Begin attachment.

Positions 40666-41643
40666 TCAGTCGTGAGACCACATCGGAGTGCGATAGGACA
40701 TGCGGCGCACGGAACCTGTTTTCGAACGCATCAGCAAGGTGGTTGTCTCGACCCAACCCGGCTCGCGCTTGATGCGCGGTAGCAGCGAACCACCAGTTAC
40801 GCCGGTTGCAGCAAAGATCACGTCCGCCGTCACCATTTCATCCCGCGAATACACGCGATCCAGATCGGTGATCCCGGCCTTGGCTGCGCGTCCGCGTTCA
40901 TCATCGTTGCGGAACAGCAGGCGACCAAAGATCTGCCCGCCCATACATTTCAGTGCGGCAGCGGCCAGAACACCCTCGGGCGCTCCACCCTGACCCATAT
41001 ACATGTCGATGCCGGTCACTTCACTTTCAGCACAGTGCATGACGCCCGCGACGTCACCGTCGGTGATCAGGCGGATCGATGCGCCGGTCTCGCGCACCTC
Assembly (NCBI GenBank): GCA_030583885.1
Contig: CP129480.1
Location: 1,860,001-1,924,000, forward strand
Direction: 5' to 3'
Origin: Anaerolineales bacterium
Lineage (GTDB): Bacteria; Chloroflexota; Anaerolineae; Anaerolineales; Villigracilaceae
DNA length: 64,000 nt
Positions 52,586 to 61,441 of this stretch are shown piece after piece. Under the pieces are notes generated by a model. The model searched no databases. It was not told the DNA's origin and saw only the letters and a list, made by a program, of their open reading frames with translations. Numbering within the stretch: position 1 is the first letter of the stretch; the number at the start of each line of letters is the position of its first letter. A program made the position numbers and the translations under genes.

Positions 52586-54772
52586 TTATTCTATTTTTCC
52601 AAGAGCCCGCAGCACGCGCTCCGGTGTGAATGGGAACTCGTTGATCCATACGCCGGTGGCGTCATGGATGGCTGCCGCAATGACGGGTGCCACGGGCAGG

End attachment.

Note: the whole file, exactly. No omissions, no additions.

Positions 40666-41643
40666 TCAGTCGTGAGACCACATCGGAGTGCGATAGGACA
40701 TGCGGCGCACGGAACCTGTTTTCGAACGCATCAGCAAGGTGGTTGTCTCGACCCAACCCGGCTCGCGCTTGATGCGCGGTAGCAGCGAACCACCAGTTAC
40801 GCCGGTTGCAGCAAAGATCACGTCCGCCGTCACCATTTCATCCCGCGAATACACGCGATCCAGATCGGTGATCCCGGCCTTGGCTGCGCGTCCGCGTTCA
40901 TCATCGTTGCGGAACAGCAGGCGACCAAAGATCTGCCCGCCCATACATTTCAGTGCGGCAGCGGCCAGAACACCCTCGGGCGCTCCACCCTGACCCATAT
41001 ACATGTCGATGCCGGTCACTTCACTTTCAGCACAGTGCATGACGCCCGCGACGTCACCGTCGGTGATCAGGCGGATCGATGCGCCGGTCTCGCGCACCTC
Assembly (NCBI GenBank): GCA_030583885.1
Contig: CP129480.1
Location: 1,860,001-1,924,000, forward strand
Direction: 5' to 3'
Origin: Anaerolineales bacterium
Lineage (GTDB): Bacteria; Chloroflexota; Anaerolineae; Anaerolineales; Villigracilaceae
DNA length: 64,000 nt
Positions 52,586 to 61,441 of this stretch are shown piece after piece. Under the pieces are notes generated by a model. The model searched no databases. It was not told the DNA's origin and saw only the letters and a list, made by a program, of their open reading frames with translations. Numbering within the stretch: position 1 is the first letter of the stretch; the number at the start of each line of letters is the position of its first letter. A program made the position numbers and the translations under genes.

Positions 52586-54772
52586 TTATTCTATTTTTCC
52601 AAGAGCCCGCAGCACGCGCTCCGGTGTGAATGGGAACTCGTTGATCCATACGCCGGTGGCGTCATGGATGGCTGCCGCAATGACGGGTGCCACGGGCAGG